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Brazilian Archives of Biology and Technology

On-line version ISSN 1678-4324

Braz. arch. biol. technol. vol.50 no.5 Curitiba Sept. 2007

http://dx.doi.org/10.1590/S1516-89132007000500010 

BIOLOGICAL AND APPLIED SCIENCES

 

Survival and the growth of pintado (Pseudoplatystoma corruscans) post-larvae on different salinities

 

 

Luis Fernando Beux*; Evoy Zaniboni Filho

Laboratório de Biologia e Cultivo de Peixes de Água Doce (LAPAD); Departamento de Aqüicultura; Centro de Ciências Agrárias; Universidade Federal de Santa Catarina; fernando@lapad.ufsc.br; zaniboni@cca.ufsc.br; Florianópolis - SC - Brasil

 

 


ABSTRACT

The aim of this study was to evaluate the survival and growth of pintado, Pseudoplatystoma corruscans, post-larvae (PL) submitted to seven salinities: S1: 0; S2: 1.7; S3: 3.3; S4: 5; S5: 6.7; S6: 8.3 and S7: 10‰ distributed in a complete randomized design with three replicates. PL were stocked in 5-l round plastic containers at a density of 15 PL/liter and maintained in the dark. The water was salinized with iodine-free sodium chloride (NaCl). PL were fed six times a day with 500 Artemia sp. nauplii/PL. Survival was high up to salinity 1.7‰, both on the fifth and on the tenth day of experiment, but decreased quickly in salinities above 5‰. Better growth rates were observed in salinities 0 and 1.7‰, however, high growth observed in freshwater was due to cannibalism. Results showed that pintado larviculture would be suitable in 1.7‰ salinity water.

Key words: Pseudoplatystoma corruscans, salinity, pintado, Artemia sp., post-larvae, survival


RESUMO

O objetivo deste estudo foi avaliar a sobrevivência e o crescimento de pós-larvas (PL) de pintado, Pseudoplatystoma corruscans, submetidas a sete salinidades: S1: 0; S2: 1,7; S3: 3,3; S4: 5; S5: 6,7; S6: 8,3 e S7: 10‰, distribuídas num delineamento inteiramente ao acaso, com três repetições. As pós-larvas foram estocadas em recipientes plásticos circulares com volume de 5 litros, numa densidade de 15 pós-larvas/litro e mantidas em fotoperíodo escuro. A água de cultivo foi salinizada com cloreto de sódio (NaCl) não-iodado. As pós-larvas foram alimentadas seis vezes ao dia na proporção de 500 náuplios de Artemia sp/PL/dia. A sobrevivência apresentou crescimento mais acentuado até a salinidade de 1,7‰, tanto no quinto como no décimo dia de experimento, decrescendo bruscamente em salinidades superiores a 5‰. Os maiores valores de crescimento foram observados nas salinidades de 0‰ e 1,7‰, porém, o elevado crescimento observado em água doce foi decorrente do canibalismo. Pelos resultados obtidos, recomenda-se o cultivo de pós-larvas de pintado em água salinizada a 1,7‰.


 

 

INTRODUCTION

Although Brazil has high freshwater availability (Luz and Zaniboni Filho, 2000) and more than 2,700 indigenous fishes species catalogued (Miranda and Ribeiro, 1997), fish farming in the country began based on exotic fish (Miranda and Ribeiro, 1997; Zaniboni Filho, 2000; Borghetti et al. , 2003) due to the introduction of hatchery techniques available for those species (Zaniboni Filho, 2000). Nevertheless, farming of indigenous species was stimulated by the increasing fish demand (Alvarado, 2003). Some of them grow more than the exotic species already farmed in the country, have better quality meat, besides the fact that they are already adapted to the regional environmental conditions (Meurer and Zaniboni Filho, 2000; Weingartner, 2002).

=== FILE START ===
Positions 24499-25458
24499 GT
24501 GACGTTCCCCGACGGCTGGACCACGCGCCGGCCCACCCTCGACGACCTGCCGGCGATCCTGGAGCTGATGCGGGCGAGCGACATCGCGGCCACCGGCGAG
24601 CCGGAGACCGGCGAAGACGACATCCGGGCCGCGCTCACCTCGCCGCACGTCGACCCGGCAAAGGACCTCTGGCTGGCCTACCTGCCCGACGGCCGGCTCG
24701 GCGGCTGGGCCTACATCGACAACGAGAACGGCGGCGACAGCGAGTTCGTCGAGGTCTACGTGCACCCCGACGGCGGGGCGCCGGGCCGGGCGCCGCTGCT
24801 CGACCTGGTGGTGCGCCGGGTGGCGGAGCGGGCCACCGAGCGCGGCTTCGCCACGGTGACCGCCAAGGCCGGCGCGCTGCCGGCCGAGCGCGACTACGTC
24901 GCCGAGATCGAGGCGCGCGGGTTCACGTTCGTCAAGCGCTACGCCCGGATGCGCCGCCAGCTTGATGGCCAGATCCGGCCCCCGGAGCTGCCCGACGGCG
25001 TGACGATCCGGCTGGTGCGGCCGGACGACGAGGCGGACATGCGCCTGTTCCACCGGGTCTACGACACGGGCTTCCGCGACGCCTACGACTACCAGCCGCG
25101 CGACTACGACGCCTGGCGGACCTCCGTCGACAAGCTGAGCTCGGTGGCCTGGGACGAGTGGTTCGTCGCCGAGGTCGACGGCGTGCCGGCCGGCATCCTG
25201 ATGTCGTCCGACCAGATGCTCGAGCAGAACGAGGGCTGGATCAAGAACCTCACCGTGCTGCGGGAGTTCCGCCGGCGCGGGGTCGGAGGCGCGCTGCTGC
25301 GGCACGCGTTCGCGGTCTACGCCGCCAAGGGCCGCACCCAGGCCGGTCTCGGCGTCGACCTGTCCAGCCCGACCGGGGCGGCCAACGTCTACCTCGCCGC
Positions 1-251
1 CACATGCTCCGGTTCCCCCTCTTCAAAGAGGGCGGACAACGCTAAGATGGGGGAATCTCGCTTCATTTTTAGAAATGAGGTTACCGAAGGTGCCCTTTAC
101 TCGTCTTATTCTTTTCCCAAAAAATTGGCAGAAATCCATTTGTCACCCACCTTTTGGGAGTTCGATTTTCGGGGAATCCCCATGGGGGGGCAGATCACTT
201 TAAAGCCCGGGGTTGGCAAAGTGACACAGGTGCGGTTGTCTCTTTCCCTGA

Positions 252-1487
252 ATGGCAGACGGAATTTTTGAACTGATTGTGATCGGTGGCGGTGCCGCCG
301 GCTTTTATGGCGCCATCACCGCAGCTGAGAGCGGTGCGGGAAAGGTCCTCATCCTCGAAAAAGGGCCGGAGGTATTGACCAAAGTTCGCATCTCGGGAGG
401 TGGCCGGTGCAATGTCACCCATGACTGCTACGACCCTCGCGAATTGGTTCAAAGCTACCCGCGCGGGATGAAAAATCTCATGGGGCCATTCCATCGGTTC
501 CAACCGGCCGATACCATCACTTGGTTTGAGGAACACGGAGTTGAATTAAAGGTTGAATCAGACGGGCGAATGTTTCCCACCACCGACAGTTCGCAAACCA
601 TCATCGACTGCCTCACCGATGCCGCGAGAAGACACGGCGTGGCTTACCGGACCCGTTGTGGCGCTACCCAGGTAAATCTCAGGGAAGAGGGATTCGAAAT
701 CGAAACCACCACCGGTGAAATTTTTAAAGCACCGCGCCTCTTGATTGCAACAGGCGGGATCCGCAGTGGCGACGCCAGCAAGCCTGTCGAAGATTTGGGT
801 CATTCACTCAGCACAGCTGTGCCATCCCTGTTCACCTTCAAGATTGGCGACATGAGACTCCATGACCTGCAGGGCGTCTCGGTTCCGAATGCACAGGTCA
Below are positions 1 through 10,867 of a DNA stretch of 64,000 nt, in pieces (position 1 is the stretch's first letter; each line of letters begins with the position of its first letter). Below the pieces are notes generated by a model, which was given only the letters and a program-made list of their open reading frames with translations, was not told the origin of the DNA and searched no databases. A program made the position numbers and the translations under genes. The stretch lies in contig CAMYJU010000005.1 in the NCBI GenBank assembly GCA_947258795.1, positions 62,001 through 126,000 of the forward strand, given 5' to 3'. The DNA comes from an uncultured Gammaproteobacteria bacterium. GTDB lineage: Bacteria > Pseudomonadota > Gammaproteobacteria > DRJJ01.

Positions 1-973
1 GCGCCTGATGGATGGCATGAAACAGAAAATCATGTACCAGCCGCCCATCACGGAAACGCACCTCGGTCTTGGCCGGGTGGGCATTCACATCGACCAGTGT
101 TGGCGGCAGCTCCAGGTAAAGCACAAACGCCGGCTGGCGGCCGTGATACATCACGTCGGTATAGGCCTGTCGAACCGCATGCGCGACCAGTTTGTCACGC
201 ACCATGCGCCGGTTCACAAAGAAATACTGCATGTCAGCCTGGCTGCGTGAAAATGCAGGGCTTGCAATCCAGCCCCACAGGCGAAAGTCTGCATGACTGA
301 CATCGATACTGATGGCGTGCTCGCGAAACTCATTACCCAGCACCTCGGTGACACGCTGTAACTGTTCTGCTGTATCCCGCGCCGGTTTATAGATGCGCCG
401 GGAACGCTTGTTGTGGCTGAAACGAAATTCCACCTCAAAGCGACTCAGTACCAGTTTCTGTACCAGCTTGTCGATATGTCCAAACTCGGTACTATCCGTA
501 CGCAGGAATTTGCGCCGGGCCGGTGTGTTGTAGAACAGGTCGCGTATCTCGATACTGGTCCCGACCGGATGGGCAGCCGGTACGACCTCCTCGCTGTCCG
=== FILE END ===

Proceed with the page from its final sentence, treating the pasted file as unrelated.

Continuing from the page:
One of the main constrains faced in indigenous fish farming is the larviculture stage, when ideal farming (Weingartner, 2002; Luz and Portella, 2005) and feeding conditions for higher survival and growth rates are required. Other very common problem during larviculture is the high level of cannibalism that can be associated to genetic and behavioral causes (De Angelis et al. , 1979). The cannibalistic behavior is characteristic to several indigenous species such as pintado Pseudoplatystoma corruscans (Behr, 1997), mandi Pimelodus maculatus (Luz and Zaniboni Filho, 2000), jaú Paulicea lutkeni (Zaniboni Filho and Barbosa, 1992), dourado Salminus brasiliensis (Moraes Filho and Shubart, 1955) and trairão Hoplias lacerdae (Luz et al., 2000). But because some of the factors that promote this behavior are environmental, they can be manipulated in a way to maximize survival and growth of the post-larvae produced (Weingartner, 2002). According to Dabrowski (1984), salinity can influence post-larvae feeding behavior and induce cannibalism. Rearing freshwater fish post-larvae in slightly salinized water have some benefits, such as reduction of diseases by intolerance to salinity and possibility to use marine live food items like Artemia sp. (Beaux et al, 2003; Reynalte-Tataje et al., 2003). This food item has high nutritional quality (Stappen, 1996) and culture technology is already available (Beux et al. , 2003). Artemia sp. survival in slightly salinized water is extended, thus increasing fish feeding and reducing problems of poor water quality caused by the dead Artemia sp. decomposition (Beux and Zaniboni-Filho, 2006). Another advantage is directly related to fish osmoregulation. Salinized water reduces the osmotic gradient and consequently reduces energy consumption and promotes the increased growth (Baldisserotto, 2002; Sampaio and Bianchini, 2002).